Suspect State: the right to silence

The proposed changes to the right to silence in New South Wales should have everyone wondering, and asking, about the empirical evidence the O’Farrell Government is relying on to justify the proposed changes.

We’re told the changes, based on British law, have come after a spike in gang-related drive-by shootings and stabbings in Sydney with police saying they’ve been confronted by a “cone of silence” on the part of victims and alleged perpetrators.

The changes to the right to silence laws in Britain were announced in 1988 after judges failed to convict suspects, allegedly incriminated by other evidence, because they chose to remain silent. The issue was raised in the context of the trials of IRA Provisionals, and the reformers egged on by a Provisional IRA newspaper, Republican News, running the headline ‘Whatever you say, say nothing’ in relation to interrogation.

There’s no excuse for gang related violence in New South Wales, but it’s not exactly an armed paramilitary campaign, aimed at ending the rule of the O’Farrell Government, which one would think would be the bare minimum required to suggest overhauling a fundamental right like the right to silence.

Nonetheless, we’ve been down this path before. Arriving from the United Kingdom after his appointment as NSW Police Commissioner in 1996, within 12 months Peter Ryan was calling for changes to NSW’s justice system that included examining the right to silence.

In August 1997 the NSW Attorney asked the Law Reform Commission to consider the law relating to the right to silence. The Law Reform Commission recommended retaining the right on public policy grounds and fairness to the accused.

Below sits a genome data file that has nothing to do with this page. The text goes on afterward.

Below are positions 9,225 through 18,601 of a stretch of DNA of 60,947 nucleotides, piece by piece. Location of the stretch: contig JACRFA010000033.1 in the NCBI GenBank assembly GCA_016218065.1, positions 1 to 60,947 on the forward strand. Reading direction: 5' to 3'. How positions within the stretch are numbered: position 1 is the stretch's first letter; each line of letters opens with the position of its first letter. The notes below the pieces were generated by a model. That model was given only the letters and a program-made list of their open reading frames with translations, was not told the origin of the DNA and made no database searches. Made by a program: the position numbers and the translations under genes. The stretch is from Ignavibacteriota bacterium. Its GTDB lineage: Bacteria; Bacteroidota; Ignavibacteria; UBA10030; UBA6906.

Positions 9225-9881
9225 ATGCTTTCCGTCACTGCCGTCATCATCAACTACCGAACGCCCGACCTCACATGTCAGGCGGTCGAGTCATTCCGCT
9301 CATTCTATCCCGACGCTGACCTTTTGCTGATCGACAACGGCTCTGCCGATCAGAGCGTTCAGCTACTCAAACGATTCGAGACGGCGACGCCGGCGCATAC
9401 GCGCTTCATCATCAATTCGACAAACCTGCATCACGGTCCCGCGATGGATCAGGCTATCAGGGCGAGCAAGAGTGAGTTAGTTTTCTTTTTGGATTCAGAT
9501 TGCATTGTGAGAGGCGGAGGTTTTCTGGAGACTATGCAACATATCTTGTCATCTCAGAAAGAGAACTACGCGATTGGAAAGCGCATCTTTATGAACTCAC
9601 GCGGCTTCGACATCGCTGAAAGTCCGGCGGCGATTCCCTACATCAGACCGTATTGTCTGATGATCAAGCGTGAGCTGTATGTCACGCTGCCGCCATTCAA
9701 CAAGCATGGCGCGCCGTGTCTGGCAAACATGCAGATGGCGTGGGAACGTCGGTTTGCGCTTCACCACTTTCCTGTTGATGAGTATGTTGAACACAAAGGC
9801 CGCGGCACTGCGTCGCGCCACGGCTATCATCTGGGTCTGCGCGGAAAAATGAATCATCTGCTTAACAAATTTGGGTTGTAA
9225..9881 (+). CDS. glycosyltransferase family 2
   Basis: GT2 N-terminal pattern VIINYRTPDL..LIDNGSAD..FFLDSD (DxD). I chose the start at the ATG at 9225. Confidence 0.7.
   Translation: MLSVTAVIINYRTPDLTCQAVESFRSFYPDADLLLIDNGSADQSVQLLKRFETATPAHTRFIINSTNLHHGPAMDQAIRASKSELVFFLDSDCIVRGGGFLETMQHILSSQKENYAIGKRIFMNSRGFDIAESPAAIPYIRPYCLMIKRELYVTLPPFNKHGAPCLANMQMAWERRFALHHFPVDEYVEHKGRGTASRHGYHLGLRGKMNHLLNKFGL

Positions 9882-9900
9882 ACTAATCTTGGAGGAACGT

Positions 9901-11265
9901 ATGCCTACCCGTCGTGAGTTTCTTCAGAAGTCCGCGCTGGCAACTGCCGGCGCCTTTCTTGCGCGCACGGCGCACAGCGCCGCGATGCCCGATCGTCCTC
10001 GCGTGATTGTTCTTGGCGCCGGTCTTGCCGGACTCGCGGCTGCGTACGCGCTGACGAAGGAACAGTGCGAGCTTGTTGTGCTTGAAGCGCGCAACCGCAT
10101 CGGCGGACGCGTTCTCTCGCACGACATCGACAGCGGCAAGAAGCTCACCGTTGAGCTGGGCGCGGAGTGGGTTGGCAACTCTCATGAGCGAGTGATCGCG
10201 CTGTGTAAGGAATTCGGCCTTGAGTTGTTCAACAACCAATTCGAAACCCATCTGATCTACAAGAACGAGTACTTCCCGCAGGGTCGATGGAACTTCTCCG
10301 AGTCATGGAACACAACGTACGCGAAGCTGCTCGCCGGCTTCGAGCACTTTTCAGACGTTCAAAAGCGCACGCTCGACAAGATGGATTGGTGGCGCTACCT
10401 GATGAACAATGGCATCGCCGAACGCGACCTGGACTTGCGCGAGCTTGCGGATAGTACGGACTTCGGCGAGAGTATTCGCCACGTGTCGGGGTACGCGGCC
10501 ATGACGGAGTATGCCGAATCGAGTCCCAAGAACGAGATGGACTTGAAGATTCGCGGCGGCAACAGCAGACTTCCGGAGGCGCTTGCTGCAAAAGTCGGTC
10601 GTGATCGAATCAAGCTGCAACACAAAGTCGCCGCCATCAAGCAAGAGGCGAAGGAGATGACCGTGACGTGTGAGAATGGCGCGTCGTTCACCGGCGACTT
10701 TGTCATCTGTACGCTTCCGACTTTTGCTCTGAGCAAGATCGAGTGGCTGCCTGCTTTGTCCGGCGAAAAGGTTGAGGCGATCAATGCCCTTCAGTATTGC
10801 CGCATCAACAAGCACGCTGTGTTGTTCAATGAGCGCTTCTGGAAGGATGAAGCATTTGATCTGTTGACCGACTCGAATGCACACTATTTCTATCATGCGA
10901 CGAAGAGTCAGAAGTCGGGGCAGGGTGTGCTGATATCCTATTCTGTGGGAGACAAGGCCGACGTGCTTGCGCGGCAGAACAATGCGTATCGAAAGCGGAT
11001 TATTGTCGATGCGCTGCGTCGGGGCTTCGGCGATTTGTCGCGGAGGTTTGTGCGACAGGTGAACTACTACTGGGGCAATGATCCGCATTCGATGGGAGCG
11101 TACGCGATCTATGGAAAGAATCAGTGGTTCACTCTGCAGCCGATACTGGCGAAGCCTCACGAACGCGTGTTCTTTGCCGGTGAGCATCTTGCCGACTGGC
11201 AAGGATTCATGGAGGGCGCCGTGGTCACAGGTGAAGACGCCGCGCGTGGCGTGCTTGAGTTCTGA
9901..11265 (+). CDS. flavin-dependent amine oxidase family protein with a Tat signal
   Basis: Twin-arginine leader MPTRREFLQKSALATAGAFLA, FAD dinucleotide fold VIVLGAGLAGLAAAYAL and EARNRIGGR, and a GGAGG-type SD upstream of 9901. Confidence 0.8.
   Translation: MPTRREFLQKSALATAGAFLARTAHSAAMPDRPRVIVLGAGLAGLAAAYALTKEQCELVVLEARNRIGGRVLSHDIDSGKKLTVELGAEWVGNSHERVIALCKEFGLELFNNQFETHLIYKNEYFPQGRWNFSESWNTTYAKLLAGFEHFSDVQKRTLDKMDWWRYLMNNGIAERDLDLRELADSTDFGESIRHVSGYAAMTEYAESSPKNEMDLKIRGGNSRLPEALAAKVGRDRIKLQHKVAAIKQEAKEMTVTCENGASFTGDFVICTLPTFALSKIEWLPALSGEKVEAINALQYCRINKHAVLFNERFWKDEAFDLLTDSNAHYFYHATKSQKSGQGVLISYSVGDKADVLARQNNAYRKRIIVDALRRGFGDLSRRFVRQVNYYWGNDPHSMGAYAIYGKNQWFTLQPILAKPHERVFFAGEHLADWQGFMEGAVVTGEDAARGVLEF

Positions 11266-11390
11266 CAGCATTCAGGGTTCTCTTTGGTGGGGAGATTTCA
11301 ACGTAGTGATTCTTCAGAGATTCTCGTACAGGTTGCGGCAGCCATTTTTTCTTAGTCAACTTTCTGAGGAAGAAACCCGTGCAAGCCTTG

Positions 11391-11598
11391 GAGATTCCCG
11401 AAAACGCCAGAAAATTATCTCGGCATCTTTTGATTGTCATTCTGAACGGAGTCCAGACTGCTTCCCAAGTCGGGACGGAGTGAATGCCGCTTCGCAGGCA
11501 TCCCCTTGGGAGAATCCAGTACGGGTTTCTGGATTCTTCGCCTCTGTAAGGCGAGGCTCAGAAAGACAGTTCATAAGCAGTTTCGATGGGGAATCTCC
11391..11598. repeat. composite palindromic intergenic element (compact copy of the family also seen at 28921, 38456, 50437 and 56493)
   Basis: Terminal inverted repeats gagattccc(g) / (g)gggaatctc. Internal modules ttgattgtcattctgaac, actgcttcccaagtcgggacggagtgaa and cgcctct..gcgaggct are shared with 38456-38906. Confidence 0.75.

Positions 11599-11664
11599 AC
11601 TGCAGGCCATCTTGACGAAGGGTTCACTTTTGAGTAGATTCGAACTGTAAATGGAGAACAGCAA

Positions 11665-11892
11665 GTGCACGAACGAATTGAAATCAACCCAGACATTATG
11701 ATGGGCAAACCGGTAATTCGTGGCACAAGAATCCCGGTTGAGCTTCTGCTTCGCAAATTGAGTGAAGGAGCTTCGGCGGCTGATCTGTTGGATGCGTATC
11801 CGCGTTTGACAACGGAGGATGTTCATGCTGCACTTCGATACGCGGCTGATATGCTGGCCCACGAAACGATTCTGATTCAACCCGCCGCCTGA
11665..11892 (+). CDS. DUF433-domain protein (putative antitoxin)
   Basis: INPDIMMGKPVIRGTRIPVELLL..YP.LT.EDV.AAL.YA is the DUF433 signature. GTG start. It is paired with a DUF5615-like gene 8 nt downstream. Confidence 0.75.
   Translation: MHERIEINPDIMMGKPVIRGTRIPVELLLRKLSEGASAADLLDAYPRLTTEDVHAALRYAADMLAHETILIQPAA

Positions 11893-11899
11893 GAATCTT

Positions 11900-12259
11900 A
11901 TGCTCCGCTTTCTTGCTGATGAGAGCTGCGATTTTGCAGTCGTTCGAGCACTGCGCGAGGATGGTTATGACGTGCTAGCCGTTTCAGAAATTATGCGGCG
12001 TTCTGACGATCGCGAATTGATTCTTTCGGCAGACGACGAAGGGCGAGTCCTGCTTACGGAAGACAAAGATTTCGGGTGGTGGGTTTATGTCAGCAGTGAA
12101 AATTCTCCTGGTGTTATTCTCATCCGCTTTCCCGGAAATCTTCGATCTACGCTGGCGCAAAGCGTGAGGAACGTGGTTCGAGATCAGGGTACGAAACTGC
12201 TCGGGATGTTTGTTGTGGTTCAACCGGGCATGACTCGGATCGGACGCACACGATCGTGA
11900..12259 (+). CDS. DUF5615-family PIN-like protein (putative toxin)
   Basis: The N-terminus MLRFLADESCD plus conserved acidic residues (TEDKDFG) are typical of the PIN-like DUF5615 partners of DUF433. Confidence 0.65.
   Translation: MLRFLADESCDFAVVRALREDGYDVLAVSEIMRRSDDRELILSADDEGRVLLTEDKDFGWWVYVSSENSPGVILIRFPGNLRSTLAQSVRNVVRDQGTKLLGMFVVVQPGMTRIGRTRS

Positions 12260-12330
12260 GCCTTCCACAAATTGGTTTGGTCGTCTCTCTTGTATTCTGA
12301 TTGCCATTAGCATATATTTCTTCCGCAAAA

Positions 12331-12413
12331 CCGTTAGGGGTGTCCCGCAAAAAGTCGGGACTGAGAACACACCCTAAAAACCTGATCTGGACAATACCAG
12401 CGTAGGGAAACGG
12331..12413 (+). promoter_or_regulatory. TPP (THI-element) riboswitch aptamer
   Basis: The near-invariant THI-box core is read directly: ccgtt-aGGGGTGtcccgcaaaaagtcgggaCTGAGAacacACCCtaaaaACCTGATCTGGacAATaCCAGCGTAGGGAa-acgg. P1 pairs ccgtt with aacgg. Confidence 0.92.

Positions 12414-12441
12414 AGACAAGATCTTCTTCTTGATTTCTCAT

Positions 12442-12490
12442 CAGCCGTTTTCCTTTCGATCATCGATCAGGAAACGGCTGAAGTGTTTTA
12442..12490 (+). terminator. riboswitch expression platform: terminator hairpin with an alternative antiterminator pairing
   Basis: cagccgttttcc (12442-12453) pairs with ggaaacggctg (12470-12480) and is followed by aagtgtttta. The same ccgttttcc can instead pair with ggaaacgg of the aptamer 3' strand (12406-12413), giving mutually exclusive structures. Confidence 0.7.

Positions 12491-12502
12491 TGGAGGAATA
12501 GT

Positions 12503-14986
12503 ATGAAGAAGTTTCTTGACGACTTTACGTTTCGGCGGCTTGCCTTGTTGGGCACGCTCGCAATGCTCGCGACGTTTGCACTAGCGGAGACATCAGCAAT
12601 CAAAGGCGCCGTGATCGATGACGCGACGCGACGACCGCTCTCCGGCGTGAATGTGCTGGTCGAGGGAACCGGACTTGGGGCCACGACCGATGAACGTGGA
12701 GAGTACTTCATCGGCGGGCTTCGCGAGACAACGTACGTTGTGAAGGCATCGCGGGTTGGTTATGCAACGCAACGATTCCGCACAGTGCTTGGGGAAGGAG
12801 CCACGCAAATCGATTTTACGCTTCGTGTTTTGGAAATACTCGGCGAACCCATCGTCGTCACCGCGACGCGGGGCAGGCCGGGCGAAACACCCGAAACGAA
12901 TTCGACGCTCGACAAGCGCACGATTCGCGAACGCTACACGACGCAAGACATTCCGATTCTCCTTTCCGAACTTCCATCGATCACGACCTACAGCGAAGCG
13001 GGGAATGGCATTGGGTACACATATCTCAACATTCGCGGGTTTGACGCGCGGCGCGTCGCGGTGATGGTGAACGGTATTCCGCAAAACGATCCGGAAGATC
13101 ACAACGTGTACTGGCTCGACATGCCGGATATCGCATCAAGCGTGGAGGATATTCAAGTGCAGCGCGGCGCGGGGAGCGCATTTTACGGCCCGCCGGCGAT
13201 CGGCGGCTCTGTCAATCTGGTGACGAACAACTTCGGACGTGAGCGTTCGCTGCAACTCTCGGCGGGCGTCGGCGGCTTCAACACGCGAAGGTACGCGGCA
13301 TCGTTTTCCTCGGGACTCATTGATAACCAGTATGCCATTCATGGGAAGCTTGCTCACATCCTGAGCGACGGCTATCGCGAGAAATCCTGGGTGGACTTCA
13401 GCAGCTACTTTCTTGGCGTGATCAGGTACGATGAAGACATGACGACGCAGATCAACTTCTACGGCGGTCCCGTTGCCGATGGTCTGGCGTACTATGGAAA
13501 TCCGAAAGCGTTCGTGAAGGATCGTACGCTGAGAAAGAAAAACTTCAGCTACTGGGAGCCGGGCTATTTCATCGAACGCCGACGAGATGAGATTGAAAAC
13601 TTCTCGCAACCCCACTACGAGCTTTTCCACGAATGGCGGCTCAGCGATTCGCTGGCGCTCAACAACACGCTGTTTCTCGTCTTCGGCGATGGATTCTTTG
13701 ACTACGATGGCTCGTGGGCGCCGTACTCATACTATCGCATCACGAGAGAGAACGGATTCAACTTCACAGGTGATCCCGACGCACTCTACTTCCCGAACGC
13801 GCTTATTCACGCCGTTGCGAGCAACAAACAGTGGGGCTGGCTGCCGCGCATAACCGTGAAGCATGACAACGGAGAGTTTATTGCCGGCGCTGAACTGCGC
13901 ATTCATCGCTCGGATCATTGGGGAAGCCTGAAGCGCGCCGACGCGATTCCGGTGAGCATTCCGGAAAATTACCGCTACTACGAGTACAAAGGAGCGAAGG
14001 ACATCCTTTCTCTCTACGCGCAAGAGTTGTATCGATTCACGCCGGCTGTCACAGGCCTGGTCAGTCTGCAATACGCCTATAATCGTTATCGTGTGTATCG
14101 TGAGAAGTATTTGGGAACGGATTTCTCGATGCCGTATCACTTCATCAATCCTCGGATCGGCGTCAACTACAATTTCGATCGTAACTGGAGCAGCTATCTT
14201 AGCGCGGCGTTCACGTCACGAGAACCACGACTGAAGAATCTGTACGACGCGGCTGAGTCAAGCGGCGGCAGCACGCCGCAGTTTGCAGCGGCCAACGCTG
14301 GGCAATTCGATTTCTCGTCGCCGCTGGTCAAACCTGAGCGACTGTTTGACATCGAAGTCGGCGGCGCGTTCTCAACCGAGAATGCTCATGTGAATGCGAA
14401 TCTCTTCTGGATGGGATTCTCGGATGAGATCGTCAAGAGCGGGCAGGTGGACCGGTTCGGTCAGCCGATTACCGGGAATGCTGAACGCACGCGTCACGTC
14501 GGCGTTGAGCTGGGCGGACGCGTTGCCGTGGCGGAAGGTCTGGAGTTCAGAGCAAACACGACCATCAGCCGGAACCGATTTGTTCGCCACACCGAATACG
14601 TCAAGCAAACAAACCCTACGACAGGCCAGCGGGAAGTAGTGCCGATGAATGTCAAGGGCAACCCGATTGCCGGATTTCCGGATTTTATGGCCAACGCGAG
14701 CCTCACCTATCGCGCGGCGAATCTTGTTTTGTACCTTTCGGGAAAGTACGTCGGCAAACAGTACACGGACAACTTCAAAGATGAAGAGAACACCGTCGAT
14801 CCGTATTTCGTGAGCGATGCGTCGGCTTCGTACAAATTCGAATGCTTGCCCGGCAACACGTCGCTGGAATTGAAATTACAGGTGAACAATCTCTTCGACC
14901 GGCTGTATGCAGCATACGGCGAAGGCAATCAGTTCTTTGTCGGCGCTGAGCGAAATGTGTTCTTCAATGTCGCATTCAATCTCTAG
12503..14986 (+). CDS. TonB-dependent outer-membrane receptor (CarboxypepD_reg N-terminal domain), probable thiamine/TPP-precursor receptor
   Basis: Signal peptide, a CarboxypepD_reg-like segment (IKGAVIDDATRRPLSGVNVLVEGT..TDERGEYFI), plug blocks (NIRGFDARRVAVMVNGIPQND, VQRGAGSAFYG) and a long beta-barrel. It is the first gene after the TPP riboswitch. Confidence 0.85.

The 2000 New South Wales Law Reform Commission report referred to empirical research carried out in England which showed that very few suspects actually exercise the right to silence, which suggested that modifying the right would not significantly increase prosecutions or convictions; it also showed that a suspect’s reliance on the right to silence didn’t reduce the likelihood of charges being laid, or the likelihood of the suspect pleading guilty, or the likelihood of an acquittal at trial.

Even back in 1975 the Australian Law Reform Commission had recommended retaining the existing law in relation to silence when questioned by police, and in 1985 it recommended the codification of the existing law in relation to silence when questioned by police.

The Law Reform Commissions are in good company: the High Court of Australia upheld a suspect’s right to silence in Petty v The Queen.

It was recently reported that Stephen Blanks, secretary for the NSW Council for Civil Liberties, said the right to remain silent under police questioning and the privilege against self-incrimination were generally recognised international standards  “which lie at the heart of the notion of a fair procedure.  It is misleading for the government to justify this change by saying it reflects changes made in the UK in 1994.  The UK has human-rights safeguards which are not part of the law in NSW or Australia”.

So what is really behind this latest call by the O’Farrell Government? Is it really about the recent gang related violence or is it part of an agenda that has been driven for well over a decade?  It seems to me that removing or modifying this fundamental right notches in nicely with other “bipartisan” changes over the last decade or so, like reinvigorated summary offences laws, including consorting laws; State moves to monitor and censor communications; citizens being killed by Tasers or shot by police in questionable circumstances; and finally, with Morris Iemma’s water cannon and with our fearsome riot squad being used in recent times to save us from dire threats like the peaceful Occupy Wall Street protesters in Martin Place and the citizens of Grafton protesting the closure of the gaol.

Little wonder our governments so consistently oppose us having a Bill of Rights.

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